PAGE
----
fracture of clavicle


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Related to fracture of clavicle: fracture of humerus

fracture of clavicle

Etymology: L, frangere + clavicula, little key
a break in the long bone of the shoulder girdle. It is typically accompanied by pain, swelling, and a protuberance and depression over the site of the injury. The patient usually supports the arm on the injured side at the elbow. Treatment generally involves application of a clavicle strap or a figure-eight bandage.

fracture of clavicle

Physical injury of the clavicle sufficient to fracture it, often as a result of a fall on an outstretched arm (from a ladder or bicycle) or direct impact to the bone. Most clavicular fractures involve the distal one third of the bone.

Symptoms

Symptoms include swelling, pain, and protuberance with a sharp depression over the injured bone. Palpable deformity and crepitus are commonly present.

Treatment

If indicated, an emergency care physician or an orthopedist will reduce the fracture. This usually is done by elevating the arm and lateral fragment so they line up with the medial fragment. The position is maintained by a clavicle strap, spica cast, immobilizing sling, or figure-of-eight wrap between the shoulders and over the back. Healing takes from about 6 to 8 weeks.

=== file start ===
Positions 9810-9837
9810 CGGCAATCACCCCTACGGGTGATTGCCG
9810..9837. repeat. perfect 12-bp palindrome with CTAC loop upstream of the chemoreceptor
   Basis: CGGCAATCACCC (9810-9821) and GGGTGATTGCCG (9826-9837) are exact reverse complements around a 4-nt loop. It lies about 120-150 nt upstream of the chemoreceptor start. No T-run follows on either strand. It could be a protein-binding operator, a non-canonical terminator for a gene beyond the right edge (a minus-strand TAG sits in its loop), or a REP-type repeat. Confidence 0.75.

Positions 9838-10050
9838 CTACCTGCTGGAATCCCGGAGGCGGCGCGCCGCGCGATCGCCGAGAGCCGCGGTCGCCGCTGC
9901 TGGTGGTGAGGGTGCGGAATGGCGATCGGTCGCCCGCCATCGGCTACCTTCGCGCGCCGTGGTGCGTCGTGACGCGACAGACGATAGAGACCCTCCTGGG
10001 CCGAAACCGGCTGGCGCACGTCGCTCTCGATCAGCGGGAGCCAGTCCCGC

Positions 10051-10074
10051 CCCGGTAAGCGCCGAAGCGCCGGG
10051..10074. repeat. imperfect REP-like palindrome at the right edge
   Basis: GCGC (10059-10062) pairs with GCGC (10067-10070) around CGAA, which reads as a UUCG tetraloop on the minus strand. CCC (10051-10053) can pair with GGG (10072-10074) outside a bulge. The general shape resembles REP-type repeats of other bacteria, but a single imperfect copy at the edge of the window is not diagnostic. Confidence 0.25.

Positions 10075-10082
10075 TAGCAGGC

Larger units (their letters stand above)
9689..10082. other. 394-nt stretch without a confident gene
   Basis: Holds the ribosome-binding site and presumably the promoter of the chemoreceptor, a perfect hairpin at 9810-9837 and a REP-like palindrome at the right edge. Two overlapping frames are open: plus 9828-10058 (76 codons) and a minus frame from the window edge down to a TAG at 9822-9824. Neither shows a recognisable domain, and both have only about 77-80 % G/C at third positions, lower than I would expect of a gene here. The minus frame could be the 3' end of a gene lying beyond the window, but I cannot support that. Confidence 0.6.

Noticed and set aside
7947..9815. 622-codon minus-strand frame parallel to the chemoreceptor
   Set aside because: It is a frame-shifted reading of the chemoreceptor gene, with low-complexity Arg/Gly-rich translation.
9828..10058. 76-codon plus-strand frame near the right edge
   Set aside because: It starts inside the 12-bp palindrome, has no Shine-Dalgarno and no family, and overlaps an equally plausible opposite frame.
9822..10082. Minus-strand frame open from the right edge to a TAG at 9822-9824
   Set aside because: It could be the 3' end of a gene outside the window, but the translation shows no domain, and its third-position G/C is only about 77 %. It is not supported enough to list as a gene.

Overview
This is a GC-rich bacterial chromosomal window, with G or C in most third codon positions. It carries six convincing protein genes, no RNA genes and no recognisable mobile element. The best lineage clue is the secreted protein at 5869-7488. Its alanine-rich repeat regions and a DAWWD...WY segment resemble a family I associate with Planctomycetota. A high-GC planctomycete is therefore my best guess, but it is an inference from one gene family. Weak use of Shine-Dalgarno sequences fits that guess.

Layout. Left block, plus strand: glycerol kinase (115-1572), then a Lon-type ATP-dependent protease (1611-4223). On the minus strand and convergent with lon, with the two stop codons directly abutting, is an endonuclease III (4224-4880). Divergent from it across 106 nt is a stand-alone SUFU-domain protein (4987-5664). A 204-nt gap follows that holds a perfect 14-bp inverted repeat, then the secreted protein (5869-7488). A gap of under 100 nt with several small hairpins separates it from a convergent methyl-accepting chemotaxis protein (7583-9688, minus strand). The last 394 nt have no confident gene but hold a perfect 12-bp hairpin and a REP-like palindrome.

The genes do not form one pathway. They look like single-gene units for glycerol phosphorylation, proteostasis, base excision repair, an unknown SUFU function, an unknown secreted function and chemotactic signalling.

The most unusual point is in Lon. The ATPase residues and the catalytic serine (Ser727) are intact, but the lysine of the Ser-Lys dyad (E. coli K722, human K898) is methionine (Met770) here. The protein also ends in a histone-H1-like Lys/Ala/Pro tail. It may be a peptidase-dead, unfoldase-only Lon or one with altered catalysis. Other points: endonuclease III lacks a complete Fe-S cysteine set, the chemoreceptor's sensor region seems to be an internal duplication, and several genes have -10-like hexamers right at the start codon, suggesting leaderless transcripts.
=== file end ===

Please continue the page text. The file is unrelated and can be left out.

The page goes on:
First Aid

A ball of cloth or one or two handkerchiefs are tightly rolled and placed under the armpit. An arm sling is applied and the elbow bandaged to the side, with the hand and forearm extending across the chest. Alternatively, the patient may lie on his or her back on the floor with a rolled-up blanket under the shoulders until medical aid arrives. This position keeps the shoulders back and prevents the broken ends of the bone from rubbing.

See also: fracture